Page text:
message 15: by David A (new)

David A (lancer_325) | 134 comments Thanks Aussie Rick.


message 16: by Jolo (new)

Jolo G | 24 comments Jumping in on a really old discussion here...

Has anyone here tried to read "Hitler's War" by David Irving? I know he's a bit of dick for the holocaust denialism and anti-semitism that he espouses quite a lot, but the level of detail on his researches are quite unprecedented. It's probably the most annoying thing to read when you know it's coming from an Nazi-apologist, but still, the value of truth to some of his claims are not invalidated by his bias.

Personally, I haven't gotten to read the book by Irving (or any other else, besides "Trail of the Fox"), but it's been referenced a lot since I began reading about World War 2 in general. Kershaw and Toland's biographies are, so far, the best reference I have about Hitler's life, particularly Kershaw's.


message 17: by 'Aussie Rick', Moderator (new)

'Aussie Rick' (aussierick) | 18053 comments I have read his two volumes covering Germany in WW2 before he started going on about denying the Holocaust and found them easy to read and decent enough accounts although getting dated now.

The War Path Hitler's Germany 1933-1939 by David Irving & Hitler's War by David Irving by David Irving


message 18: by Jolo (new)

Jolo G | 24 comments 'Aussie Rick' wrote: "I have read his two volumes covering Germany in WW2 before he started going on about denying the Holocaust and found them easy to read and decent enough accounts although getting dated now.

[bookc..."


Definitely worth the note. I think all of his works are available online. I personally don't like e-books. I prefer the bound book instead, but sometimes, you just got to make do with what you can. XD


message 19: by 'Aussie Rick', Moderator (last edited Sep 11, 2012 10:23PM) (new)

'Aussie Rick' (aussierick) | 18053 comments This book is due out for release this month in the UK (Sept. 2012) and it may interest some members here:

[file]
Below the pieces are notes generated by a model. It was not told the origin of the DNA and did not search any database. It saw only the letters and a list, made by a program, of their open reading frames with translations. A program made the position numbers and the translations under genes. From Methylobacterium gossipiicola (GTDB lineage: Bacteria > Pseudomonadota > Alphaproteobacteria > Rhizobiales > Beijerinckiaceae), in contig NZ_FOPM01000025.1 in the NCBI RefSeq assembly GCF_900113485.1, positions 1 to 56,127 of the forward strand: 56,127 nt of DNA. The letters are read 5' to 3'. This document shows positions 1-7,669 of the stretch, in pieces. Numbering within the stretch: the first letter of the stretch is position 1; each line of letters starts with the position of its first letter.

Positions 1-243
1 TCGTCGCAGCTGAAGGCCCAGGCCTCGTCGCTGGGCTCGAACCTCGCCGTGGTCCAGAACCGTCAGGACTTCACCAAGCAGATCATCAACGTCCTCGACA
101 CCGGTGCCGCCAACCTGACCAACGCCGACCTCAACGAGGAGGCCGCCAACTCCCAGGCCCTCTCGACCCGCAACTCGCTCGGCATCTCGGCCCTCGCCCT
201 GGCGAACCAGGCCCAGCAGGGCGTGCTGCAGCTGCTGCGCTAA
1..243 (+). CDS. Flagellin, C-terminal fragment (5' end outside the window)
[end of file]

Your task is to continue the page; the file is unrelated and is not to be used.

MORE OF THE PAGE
The Charisma of Adolf Hitler by Laurence Rees by Laurence Rees
Description:
Adolf Hitler was an unlikely leader - fuelled by hate, incapable of forming normal human relationships, unwilling to debate political issues - and yet he commanded enormous support. So how was it possible that Hitler became such an attractive figure to millions of people? That is the important question at the core of Laurence Rees' new book.

The Holocaust, the Nazi invasion of the Soviet Union, the outbreak of the Second World War - all these cataclysmic events and more can be laid at Hitler's door. Hitler was a war criminal arguably without precedent in the history of the world. Yet, as many who knew him confirm, Hitler was still able to exert a powerful influence over the people who encountered him.

In this fascinating book to accompany his new BBC series, the acclaimed historian and documentary maker Laurence Rees examines the nature of Hitler's appeal, and reveals the role Hitler's supposed 'charisma' played in his success. Rees' previous work has explored the inner workings of the Nazi state in The Nazis: A Warning from History and the crimes they committed in Auschwitz: The Nazis and the Final Solution. The Charisma of Adolf Hitler is a natural culmination of twenty years of writing and research on the Third Reich, and a remarkable examination of the man and the mind at the heart of it all.


message 20: by Michael, Assisting Moderator Axis Forces (new)

Michael Flanagan (loboz) | 292 comments AWESOME Laurence Rees is my favourite author.


message 21: by Geevee, Assisting Moderator British & Commonwealth Forces (new)

Geevee | 3796 comments 'Aussie Rick' wrote: "This book is due out for release this month in the UK (Sept. 2012) and it may interest some members here:

The Charisma of Adolf Hitler by Laurence Rees by Laurence Rees
Description:
Adolf Hitler was an..."


Thanks Rick - Laurence Rees' works, both written and television, are excellent and so I will add this my TBR and await my library to get one on their stock.


message 22: by 'Aussie Rick', Moderator (new)

'Aussie Rick' (aussierick) | 18053 comments Figured you guys would be interested in the book :) Has the BBC series started in the UK yet Geevee?